June 4, 2017: Current Opinion in Microbiology
https://www.readbyqxmd.com/read/28578268/carbon-emission-allowance-allocation-with-a-mixed-mechanism-in-air-passenger-transport
#6
Rui Qiu, Jiuping Xu, Ziqiang Zeng
Air passenger transport carbon emissions have become a great challenge for both governments and airlines because of rapid developments in the aviation industry in recent decades. In this paper, a mixed mechanism composed of a cap-and-trade mechanism and a carbon tax mechanism is developed to assist governments in allocating carbon emission allowances to airlines operating on the routes. Combined this mixed mechanism with an equilibrium strategy, a bi-level multi-objective model is proposed for an air passenger transport carbon emission allowance allocation problem, in which a government is considered as a leader and the airlines as the followers...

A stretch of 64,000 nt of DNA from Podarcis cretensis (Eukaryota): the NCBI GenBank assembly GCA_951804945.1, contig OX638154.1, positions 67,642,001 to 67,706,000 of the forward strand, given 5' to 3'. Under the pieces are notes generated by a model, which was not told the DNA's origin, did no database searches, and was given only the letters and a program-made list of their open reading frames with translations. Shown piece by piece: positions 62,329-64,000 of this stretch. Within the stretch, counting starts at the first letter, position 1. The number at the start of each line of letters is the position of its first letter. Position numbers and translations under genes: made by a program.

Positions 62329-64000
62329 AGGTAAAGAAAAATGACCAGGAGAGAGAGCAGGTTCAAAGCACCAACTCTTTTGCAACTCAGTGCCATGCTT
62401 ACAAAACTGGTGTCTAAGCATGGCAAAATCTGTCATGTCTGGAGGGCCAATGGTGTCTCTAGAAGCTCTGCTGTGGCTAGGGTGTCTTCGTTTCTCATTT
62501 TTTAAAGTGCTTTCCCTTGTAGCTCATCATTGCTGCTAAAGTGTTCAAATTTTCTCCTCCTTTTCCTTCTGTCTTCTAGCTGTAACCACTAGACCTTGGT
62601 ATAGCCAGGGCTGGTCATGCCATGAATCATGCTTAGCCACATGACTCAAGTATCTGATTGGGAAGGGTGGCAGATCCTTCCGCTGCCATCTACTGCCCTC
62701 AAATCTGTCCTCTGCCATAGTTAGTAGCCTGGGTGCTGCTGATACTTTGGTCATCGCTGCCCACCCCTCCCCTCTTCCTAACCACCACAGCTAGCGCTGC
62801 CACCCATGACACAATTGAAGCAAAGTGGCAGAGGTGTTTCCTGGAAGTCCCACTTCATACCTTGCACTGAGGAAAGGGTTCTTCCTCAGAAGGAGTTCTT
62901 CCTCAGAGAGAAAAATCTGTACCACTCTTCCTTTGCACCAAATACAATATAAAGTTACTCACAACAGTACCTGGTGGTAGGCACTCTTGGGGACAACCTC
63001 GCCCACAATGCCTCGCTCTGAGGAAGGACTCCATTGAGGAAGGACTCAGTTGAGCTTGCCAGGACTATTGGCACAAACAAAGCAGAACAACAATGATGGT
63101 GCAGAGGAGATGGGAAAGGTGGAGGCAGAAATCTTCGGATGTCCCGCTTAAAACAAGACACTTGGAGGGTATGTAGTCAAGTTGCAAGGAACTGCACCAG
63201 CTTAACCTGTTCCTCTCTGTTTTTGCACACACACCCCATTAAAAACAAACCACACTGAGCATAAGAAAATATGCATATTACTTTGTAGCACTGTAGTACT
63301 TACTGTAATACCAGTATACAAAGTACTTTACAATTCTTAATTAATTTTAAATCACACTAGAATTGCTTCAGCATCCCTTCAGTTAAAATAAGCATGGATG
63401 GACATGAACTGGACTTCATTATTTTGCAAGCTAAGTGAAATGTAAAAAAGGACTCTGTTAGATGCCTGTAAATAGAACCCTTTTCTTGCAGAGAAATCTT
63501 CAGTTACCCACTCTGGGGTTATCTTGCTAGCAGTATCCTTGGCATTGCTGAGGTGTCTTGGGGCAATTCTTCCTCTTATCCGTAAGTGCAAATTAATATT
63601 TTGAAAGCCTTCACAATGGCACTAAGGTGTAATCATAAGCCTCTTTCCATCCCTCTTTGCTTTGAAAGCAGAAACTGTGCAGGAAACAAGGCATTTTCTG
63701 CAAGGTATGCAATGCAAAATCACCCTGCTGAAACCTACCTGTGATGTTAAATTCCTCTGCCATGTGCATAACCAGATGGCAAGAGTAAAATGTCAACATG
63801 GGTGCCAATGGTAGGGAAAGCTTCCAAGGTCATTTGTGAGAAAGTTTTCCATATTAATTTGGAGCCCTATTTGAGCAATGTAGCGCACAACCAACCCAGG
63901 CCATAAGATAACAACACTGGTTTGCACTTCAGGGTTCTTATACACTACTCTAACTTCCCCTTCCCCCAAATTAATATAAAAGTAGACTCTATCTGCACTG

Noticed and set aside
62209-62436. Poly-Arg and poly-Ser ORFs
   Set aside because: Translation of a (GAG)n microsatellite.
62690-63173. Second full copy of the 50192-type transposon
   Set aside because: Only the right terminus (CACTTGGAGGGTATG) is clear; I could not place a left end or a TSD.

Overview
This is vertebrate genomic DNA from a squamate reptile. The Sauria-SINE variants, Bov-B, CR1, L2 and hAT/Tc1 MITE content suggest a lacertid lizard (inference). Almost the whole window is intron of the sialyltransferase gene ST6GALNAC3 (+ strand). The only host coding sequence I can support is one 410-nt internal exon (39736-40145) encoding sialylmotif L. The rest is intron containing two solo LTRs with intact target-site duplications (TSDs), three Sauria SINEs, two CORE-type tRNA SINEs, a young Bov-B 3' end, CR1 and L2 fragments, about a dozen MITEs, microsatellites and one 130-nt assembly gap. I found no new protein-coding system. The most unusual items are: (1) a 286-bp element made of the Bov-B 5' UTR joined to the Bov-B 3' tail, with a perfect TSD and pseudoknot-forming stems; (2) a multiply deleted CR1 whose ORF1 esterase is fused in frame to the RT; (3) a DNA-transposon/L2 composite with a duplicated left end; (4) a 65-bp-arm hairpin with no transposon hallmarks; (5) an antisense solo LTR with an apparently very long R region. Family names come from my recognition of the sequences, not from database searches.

June 1, 2017: Journal of Environmental Management
https://www.readbyqxmd.com/read/28576775/cold-fusion-massive-karyotype-evolution-in-the-antarctic-bullhead-notothen-notothenia-coriiceps
#7
Angel Amores, Catherine A Wilson, Corey A H Allard, H William Detrich, John H Postlethwait
Half of all vertebrate species share a series of chromosome fusions that preceded the teleost genome duplication, but we don't understand the causative evolutionary mechanisms. The "Robertsonian-translocation hypothesis" suggests a regular fusion of each ancestral acro- or telocentric chromosome to just one other by centromere fusions, thus halving the karyotype. An alternative "genome-stirring hypothesis" posits haphazard and repeated fusions, inversions, and reciprocal and non-reciprocal translocations. To study large-scale karyotype reduction, we investigated the decrease of chromosome numbers in Antarctic notothenioid fish...
June 2, 2017: G3: Genes—Genomes—Genetics
https://www.readbyqxmd.com/read/28559354/rna-seq-reveals-conservation-of-function-among-the-yolk-sacs-of-human-mouse-and-chicken
#8